The home ought to be the place to which its members go for

support, for inspiration, for


rest*

creative work.

<f

>

It must be a place to

It may mean mental and physical relaxation, a change of life

from the ordinary daily life.

For some, while it may m*wiAchange to

recover from illness, to lay up strength, for others it may mean a


So the family must have a

place of meditation and mental activity.

head, 7/ho may make the home attractive, a place in which its members

may find comfort, rest, joy and happiness.

Without any control, in

'

the family, we may have anarchy .... Control distributes the work of
the family, assigning to each member its task, and inspiring each member

to a better life.
The home according to Lillian

the question, what, who, where."


The danger in the

14.

Gilbreth "must respond to

individualistic system about the family is,

that marriage instead of being a sacred thing, a holy union of two


individuals for the building of a new generation, becomes a mere contract, a business matter, a formal life, rather than a true living
dynamice-i force that brings happiness when there is sorrow, that gives

confort, inspiration, hope and rest to a tired husband or to a wornout wife.

Under individualistic system, husband and wife must have

the ten suggestions of Thomas and Znaniecki, not as a matter of the

Ernest R. Llowrer, Family Disorganization, p. 4.


2 - Lillian M, Gilbret'hV ThVl^ome^liaker 'and Her Job, p. 25-27, 49.
1 -

love,

"but as

together.

a matter of necessity to keep family life mechanical

Th-.t is,

the wife

1.

Must not he extravagant

2.

Must keep the home clean

3.

Must not permit her person to become unattractive (Become more worldly)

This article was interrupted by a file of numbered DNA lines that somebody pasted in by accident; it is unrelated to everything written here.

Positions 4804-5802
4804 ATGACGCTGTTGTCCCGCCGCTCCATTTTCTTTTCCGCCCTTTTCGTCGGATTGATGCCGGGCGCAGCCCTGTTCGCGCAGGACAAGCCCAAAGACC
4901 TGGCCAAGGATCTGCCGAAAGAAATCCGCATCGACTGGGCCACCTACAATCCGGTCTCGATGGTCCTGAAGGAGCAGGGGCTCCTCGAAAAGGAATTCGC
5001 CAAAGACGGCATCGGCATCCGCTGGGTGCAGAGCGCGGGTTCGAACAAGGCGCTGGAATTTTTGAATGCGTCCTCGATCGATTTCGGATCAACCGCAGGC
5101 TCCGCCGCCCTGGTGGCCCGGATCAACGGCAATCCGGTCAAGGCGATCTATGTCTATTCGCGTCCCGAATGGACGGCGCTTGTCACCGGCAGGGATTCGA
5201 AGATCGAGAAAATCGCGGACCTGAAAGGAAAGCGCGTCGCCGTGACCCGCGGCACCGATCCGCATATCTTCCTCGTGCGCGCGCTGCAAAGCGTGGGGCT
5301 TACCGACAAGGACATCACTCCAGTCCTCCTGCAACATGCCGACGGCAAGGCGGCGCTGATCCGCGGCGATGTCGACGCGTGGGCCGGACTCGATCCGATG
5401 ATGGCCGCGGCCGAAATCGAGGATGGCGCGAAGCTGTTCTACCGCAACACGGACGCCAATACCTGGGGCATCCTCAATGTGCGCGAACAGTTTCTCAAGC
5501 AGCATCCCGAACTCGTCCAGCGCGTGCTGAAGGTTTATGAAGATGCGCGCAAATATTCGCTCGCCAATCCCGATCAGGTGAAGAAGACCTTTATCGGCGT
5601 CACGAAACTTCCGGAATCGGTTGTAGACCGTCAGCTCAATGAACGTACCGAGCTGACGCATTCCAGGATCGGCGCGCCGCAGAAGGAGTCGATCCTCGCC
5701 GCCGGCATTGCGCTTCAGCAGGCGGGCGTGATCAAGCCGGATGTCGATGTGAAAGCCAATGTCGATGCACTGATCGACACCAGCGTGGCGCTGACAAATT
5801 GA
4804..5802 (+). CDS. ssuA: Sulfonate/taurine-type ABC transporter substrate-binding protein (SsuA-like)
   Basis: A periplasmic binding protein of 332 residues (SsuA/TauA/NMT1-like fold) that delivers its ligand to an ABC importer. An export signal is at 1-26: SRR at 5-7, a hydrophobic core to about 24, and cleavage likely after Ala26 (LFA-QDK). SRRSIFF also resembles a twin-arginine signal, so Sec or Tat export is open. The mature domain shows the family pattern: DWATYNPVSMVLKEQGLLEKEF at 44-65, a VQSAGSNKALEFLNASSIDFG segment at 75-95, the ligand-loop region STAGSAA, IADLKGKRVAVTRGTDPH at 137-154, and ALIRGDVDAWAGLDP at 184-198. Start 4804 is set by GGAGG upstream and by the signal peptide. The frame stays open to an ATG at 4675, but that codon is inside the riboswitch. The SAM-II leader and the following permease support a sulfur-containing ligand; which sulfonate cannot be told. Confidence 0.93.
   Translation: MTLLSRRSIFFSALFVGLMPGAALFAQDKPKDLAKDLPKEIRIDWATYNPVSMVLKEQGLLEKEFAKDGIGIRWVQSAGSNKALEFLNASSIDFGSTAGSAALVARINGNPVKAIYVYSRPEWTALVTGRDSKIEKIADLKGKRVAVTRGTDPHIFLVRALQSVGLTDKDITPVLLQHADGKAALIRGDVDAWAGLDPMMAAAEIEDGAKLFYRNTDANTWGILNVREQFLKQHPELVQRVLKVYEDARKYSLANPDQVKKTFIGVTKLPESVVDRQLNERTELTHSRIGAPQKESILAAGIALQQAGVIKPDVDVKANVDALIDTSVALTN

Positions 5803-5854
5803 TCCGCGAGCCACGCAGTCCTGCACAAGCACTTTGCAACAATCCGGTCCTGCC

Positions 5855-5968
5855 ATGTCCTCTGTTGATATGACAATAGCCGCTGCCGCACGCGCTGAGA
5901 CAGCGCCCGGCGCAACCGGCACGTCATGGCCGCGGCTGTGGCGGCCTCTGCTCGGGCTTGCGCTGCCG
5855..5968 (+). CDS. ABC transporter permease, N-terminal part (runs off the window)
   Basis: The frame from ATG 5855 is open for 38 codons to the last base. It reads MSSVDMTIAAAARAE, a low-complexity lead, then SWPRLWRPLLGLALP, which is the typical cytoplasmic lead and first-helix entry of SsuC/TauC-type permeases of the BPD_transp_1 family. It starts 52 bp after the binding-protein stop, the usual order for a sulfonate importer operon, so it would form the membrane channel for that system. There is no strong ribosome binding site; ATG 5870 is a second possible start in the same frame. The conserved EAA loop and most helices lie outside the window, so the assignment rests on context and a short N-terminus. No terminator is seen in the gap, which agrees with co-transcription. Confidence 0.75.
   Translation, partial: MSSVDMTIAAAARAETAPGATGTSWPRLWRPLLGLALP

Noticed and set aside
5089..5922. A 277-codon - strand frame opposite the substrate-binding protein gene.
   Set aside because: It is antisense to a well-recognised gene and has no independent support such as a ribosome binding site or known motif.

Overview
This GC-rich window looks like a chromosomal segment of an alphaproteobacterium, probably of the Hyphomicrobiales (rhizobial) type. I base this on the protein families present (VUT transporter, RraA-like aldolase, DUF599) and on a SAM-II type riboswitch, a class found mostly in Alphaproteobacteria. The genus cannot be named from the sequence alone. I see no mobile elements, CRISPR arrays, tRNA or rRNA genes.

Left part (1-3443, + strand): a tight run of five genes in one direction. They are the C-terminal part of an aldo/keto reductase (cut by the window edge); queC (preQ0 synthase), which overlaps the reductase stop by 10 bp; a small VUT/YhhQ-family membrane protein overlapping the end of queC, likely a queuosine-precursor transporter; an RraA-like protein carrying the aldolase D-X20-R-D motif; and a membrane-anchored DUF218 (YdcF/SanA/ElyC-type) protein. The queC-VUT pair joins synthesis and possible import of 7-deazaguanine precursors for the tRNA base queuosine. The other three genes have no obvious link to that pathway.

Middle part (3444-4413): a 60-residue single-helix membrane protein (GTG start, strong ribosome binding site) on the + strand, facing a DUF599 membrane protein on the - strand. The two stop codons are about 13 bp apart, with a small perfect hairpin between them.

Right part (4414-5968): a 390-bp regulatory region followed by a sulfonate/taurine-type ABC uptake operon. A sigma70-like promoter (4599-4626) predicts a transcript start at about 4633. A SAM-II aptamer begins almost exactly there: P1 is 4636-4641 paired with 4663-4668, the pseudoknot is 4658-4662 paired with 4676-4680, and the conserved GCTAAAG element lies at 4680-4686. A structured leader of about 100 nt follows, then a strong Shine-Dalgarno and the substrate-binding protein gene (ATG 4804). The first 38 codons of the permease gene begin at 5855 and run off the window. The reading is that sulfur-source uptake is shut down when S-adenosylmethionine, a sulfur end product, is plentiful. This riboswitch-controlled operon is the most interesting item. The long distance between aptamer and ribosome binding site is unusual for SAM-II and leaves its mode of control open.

4.

Must not receive attention from other men

5.

Must not resent reasonable discipline of children by their father

6.

Must not spend too much time with her mother

7.

Must not accept advice from the neighbors or stress too greatly

even that of her own family concerning the management of her domestic affairs
8.

Must not disparage her husband

9.

Must smile, be attentive

10.

to

little things

Must be tactful, and feminine

The husband must be


1.

Generous according to his means

2.

Should not interfere with a woman in the management of purely

domestic af fairs
3.

He should be cheerful, even though sometimes it may tax him

to

utmost
4.

Should be considerate

5.

Should make love to his wife; continuing to be her sweetheart

6.

Should not scold

7.

Establishing his own h me, if possible, remote from his wife's

and his own immediate family


8.

Should not keep a lodger

9.

Should cultivate neatness and personal cleanliness

10.

Be kind and just to his own children.

- Mowrer,

Ernest

R.

Family Disorganization

page

the

2nd yet, are we sure that after we observe the ten suggestions
family life will be a success?
Iflje

are convinced that life consists in the conquest of our inner

world and the world around us.

In order to reach the goal,

must conquer the instincts and desires that are harmful


and the community.

to

the family

its members

dhe family should avoid that which makes life poor

and egoistic, tyrannic and materialistic, and let the spiritual and moral
sunshine of the inner life give place

to

the full expression of spiritual

and ethical love, joy and peace.


Hie family must strive for that love,
is

for that joy and that peace that

not mere human expression of life, but which is the fusion of the divine

and the human, working together for the conquest of those values which

enrich life to such an extent that happiness springs as a mighty stream.


If equality, liberty, and freedom lead to a lack of communion which

will result in the destruction of the family tie, harming society as well
as the individual, we muet find a synthesis between individualism and the

family life.
The modern society must think that above any political,